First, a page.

Court mistaken in free-speech ruling on advertising of drugs
Two out of three federal judges on the U.S. Court of Appeals for the Second Circuit determined earlier this month that advertising a drug for uses not approved by the federal government is a free-speech issue.
They’re wrong. It’s not: It’s a consumer protection issue. The question is not whether a sales rep is exercising his or her First Amendment right when touting a drug; it’s whether that rep is acting as, in the words of one critic of the decision, a snake oil salesman.
The U.S. Food and Drug Administration’s regulatory system exists for a reason: to make sure that pharmaceutical drugs are safe for consumers. Obtaining approval for a new prescription medication can be difficult and can take years and heavy investment by pharmaceutical firms. The approval process tests the drug for specific uses, and the drug is thus labeled for those uses.
The firms’ interest in giving that drug as wide exposure as possible is understandable given the cost and expense of developing the drug. But it has been illegal, and rightfully so, for drug companies to promote their products for uses not approved by the FDA, advertising known as off-label marketing.
Doctors are free to prescribe approved drugs for other uses, and there’s good reason for that, as well as limits. As Eric Cohen, a professor at the Medical College of Wisconsin, noted in an op-ed earlier this month, “neither doctor nor patient wants to use a medication that does not work, or that has unacceptable side effects. Such off-label use is often possible, however, because the medication in question has been used for a similar indication, and because of previous experience, in this country or overseas.”
Representatives of drug companies have different agendas and lack the necessary medical experience and knowledge.
In the case in question, as the Journal Sentinel’s John Fauber reported, Alfred Caronia, a sales representative with Orphan Medical, was criminally prosecuted for making off-label promotional statements about Xyrem, a drug approved in 2002 to treat narcolepsy patients with a condition known as cataplexy, which involves weak or paralyzed muscles.
The FDA had put what is called a black box warning on the drug stating its safety and effectiveness had not been established in people under 16. The active ingredient in Xyrem is GHB, also known as the “date rape” drug, a powerful medication that acts on the central nervous system.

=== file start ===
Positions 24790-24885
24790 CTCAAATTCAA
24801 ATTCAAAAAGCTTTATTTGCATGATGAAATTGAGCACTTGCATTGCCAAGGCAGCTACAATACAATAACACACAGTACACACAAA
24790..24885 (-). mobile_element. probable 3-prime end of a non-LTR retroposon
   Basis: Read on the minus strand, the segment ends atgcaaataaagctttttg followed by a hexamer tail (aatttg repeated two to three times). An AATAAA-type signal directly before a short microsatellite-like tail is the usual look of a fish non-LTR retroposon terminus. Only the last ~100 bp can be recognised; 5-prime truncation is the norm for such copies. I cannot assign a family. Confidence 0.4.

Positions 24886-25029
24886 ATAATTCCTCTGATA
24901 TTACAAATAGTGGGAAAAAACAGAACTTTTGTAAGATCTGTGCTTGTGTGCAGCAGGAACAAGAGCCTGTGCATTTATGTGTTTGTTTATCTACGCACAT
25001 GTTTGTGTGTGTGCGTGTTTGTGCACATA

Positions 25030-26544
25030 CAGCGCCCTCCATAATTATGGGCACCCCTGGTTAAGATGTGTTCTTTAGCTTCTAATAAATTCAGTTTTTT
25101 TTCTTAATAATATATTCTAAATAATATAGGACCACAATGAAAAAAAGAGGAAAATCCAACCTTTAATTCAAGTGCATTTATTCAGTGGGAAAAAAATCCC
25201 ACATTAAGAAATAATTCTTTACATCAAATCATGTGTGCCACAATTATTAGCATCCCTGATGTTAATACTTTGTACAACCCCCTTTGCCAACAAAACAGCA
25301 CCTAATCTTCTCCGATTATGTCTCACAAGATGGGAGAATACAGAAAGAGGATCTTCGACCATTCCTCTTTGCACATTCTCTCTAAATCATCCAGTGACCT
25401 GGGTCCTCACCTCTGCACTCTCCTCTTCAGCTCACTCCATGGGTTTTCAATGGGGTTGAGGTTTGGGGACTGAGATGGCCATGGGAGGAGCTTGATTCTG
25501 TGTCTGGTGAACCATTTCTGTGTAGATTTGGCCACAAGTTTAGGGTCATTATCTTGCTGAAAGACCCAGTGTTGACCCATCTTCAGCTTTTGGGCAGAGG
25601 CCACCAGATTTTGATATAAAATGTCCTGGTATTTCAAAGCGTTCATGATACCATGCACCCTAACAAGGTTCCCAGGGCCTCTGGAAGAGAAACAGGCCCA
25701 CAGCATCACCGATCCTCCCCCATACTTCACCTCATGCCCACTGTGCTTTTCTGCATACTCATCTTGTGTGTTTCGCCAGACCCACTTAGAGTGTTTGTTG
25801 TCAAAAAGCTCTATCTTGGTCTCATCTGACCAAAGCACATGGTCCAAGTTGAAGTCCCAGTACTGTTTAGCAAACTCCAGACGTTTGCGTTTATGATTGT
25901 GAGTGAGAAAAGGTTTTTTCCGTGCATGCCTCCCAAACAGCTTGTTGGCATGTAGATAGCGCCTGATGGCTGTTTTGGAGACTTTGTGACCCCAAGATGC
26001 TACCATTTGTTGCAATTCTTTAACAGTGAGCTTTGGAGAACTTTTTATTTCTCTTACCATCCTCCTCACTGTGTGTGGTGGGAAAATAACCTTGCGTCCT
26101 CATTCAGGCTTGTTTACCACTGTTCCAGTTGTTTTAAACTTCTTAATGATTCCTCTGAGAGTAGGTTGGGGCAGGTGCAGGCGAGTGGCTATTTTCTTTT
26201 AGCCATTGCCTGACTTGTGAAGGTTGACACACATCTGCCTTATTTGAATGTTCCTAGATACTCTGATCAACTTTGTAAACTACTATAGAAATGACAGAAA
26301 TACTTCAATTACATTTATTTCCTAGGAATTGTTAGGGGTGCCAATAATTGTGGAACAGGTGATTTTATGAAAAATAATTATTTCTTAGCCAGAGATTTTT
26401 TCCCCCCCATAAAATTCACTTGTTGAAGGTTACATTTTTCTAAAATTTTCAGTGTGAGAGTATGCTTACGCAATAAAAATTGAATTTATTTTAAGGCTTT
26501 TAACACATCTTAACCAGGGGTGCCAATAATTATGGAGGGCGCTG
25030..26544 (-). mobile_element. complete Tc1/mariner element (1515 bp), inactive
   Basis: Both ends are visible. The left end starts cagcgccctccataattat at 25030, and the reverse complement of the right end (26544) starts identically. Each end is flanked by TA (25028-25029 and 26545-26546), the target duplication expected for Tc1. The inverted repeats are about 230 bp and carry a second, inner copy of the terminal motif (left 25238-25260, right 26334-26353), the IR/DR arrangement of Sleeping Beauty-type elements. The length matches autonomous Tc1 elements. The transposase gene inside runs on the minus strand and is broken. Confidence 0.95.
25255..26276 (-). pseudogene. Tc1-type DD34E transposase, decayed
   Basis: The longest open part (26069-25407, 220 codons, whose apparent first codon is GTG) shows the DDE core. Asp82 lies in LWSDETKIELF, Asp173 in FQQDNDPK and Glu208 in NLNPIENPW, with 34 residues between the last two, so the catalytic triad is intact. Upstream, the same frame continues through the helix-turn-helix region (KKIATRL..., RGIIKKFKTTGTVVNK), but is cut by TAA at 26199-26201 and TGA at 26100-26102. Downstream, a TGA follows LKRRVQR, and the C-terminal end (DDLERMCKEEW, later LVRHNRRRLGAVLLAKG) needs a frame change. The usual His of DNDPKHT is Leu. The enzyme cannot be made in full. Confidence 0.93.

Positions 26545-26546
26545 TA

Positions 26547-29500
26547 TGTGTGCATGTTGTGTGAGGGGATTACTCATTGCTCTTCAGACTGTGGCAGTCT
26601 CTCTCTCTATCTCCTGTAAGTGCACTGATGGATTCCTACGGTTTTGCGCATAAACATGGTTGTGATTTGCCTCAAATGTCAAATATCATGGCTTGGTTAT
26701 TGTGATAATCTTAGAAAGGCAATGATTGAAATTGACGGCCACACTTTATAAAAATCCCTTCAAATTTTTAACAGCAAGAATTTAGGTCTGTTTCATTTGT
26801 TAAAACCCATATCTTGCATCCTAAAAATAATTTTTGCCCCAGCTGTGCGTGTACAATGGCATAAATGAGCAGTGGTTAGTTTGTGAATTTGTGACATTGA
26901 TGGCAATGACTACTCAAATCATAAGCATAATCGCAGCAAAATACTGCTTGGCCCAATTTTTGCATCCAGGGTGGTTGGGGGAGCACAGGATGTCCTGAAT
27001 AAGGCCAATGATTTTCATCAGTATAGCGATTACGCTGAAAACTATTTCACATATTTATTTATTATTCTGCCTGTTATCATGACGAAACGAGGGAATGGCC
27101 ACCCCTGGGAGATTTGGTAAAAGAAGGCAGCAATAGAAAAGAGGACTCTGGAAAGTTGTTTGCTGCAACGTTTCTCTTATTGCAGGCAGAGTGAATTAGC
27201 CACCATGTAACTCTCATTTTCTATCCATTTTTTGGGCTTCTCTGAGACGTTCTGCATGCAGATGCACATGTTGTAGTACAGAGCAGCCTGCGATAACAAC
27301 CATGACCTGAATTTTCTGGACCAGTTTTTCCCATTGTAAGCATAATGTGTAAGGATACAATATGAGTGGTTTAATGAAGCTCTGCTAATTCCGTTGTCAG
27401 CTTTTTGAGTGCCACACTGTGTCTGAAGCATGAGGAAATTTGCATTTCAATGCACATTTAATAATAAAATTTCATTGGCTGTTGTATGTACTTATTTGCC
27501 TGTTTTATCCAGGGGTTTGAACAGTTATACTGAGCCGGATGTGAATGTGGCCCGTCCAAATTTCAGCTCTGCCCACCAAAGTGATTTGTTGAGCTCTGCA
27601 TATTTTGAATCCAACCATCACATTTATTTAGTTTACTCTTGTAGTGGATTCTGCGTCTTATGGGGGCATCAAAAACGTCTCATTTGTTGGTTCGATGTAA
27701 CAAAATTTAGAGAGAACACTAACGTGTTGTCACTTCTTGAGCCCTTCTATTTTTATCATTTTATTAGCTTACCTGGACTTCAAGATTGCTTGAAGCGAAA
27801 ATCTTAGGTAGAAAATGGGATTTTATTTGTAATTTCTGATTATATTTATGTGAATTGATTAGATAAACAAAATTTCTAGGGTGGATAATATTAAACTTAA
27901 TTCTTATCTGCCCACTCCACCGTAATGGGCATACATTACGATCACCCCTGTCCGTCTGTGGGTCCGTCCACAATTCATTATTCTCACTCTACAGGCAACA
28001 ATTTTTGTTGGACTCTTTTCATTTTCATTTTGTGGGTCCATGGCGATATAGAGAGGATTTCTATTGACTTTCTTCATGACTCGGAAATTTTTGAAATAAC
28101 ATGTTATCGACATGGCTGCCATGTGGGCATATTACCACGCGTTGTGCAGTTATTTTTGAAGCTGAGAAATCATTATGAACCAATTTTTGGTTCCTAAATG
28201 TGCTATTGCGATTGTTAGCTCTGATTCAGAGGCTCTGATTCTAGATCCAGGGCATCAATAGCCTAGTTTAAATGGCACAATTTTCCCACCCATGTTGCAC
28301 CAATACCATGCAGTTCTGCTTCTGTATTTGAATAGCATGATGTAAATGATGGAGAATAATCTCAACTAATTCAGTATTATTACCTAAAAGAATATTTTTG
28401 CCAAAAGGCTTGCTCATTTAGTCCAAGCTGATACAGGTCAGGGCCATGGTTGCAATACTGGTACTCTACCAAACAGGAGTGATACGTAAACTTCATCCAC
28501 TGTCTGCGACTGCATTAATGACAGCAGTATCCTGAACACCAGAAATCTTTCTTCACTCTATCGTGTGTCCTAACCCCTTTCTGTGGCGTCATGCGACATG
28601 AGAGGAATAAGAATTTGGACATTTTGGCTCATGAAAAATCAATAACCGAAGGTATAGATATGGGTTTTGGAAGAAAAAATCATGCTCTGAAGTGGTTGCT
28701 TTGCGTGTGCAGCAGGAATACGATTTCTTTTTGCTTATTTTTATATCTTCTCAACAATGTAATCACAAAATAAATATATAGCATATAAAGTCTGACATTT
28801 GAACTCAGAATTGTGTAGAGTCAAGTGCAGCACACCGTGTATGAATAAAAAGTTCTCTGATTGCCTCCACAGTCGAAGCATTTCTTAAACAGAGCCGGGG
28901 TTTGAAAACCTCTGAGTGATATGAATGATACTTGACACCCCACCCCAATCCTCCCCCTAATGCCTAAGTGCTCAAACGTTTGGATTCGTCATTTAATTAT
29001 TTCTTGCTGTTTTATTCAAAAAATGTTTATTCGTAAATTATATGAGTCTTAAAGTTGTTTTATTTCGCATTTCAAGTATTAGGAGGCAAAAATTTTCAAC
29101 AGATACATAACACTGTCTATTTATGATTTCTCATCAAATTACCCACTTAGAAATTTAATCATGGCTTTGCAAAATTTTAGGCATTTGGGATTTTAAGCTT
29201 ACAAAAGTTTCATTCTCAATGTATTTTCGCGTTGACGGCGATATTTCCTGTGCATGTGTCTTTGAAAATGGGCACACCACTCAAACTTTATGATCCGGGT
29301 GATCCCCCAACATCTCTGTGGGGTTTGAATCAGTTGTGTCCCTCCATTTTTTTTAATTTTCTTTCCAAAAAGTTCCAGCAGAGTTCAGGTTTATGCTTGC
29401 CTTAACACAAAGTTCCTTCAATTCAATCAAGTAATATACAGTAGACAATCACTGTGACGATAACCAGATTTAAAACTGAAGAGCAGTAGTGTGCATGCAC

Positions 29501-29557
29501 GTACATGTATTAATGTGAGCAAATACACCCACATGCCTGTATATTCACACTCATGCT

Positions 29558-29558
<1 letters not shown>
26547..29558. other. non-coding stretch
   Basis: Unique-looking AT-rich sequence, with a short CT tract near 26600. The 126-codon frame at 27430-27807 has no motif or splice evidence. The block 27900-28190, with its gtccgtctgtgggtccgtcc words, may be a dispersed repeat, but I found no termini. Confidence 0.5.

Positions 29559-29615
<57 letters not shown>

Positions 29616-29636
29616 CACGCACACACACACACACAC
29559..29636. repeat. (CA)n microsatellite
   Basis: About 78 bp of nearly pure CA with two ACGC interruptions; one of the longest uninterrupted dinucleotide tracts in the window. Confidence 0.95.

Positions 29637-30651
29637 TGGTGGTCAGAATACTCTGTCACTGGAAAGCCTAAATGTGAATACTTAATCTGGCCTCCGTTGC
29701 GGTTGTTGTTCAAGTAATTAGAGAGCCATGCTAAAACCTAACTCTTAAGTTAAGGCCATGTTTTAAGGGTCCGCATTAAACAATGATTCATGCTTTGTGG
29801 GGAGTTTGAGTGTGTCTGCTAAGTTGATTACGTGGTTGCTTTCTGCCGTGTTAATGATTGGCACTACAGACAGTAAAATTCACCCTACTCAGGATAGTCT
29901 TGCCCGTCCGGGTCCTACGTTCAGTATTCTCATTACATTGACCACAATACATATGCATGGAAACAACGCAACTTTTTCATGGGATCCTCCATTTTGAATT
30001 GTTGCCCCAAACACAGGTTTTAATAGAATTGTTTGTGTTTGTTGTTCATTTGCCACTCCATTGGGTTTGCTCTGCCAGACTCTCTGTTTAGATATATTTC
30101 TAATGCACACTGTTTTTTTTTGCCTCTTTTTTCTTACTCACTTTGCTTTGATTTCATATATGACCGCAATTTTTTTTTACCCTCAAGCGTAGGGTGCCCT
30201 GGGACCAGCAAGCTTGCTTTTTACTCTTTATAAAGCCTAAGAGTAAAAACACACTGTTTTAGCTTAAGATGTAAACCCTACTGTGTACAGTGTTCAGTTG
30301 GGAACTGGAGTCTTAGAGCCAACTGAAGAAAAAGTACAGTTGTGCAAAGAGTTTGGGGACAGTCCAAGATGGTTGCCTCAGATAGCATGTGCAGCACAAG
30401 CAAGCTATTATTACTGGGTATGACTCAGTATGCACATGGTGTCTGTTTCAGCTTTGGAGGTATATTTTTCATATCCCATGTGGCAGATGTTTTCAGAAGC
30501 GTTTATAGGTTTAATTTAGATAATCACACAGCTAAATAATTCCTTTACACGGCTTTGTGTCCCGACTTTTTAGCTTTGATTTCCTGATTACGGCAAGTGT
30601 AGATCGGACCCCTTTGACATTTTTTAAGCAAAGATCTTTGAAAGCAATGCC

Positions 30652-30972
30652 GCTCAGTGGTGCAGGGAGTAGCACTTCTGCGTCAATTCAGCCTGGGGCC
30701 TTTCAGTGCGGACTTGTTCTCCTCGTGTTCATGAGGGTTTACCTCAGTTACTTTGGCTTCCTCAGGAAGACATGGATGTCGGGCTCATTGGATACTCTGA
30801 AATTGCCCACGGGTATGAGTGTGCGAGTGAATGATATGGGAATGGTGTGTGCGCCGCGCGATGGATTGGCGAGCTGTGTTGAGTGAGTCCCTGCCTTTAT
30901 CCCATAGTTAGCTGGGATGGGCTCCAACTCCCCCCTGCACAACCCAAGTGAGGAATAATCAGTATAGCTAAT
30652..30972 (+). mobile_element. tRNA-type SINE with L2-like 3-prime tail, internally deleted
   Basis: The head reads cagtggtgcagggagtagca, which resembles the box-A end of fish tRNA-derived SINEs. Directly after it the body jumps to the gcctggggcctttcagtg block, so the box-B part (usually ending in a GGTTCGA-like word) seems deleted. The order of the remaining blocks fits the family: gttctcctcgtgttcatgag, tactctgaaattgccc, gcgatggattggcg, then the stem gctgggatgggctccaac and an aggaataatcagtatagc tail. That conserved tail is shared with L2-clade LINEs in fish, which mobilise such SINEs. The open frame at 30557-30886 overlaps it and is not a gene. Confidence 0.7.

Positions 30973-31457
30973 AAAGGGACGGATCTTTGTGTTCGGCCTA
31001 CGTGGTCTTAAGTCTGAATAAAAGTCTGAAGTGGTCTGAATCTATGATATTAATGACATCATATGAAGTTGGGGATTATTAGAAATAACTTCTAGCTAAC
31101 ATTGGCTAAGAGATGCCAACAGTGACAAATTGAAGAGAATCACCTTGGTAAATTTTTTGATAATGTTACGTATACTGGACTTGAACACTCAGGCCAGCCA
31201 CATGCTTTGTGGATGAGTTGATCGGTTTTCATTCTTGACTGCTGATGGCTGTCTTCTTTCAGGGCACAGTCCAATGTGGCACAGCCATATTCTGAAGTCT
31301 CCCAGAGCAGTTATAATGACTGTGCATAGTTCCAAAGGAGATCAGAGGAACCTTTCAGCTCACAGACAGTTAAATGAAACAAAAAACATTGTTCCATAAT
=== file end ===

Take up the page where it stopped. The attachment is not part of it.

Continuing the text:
In a taped conversation Caronia had with a doctor who was cooperating with the government, he said the drug could be used for other muscle conditions such as fibromyalgia, restless leg syndrome and Parkinson’s. He also said it could be used in patients under 16.
Caronia’s claim that it could be used in patients under 16 flies in the face of the FDA warning. How this could be primarily a matter of free speech is puzzling to say the least.
In her dissent from the majority opinion, Judge Debra Ann Livingston argued that by throwing out Caronia’s conviction “the majority calls into question the very foundations of our century-old system of drug regulation.” And she pointed out that if drug companies “were allowed to promote F.D.A.-approved drugs for nonapproved uses, they would have little incentive to seek F.D.A. approval for those uses.”
Exactly. Why would a company go through that expense and time if it’s not necessary? And yet that process is the one of the few safeguards standing between consumers and potentially devastating effects of drugs not approved for a specific use.
Right now, the court’s decision only applies within the Second Circuit, which covers Connecticut, Vermont and New York, but there’s little doubt that this case eventually will get to the Supreme Court. That court should not confuse the real issue at the heart of this case: making sure consumers are protected from drugs not fully tested for all advertised uses. And in the meantime, the FDA should continue to prosecute cases in which such advertising has occurred.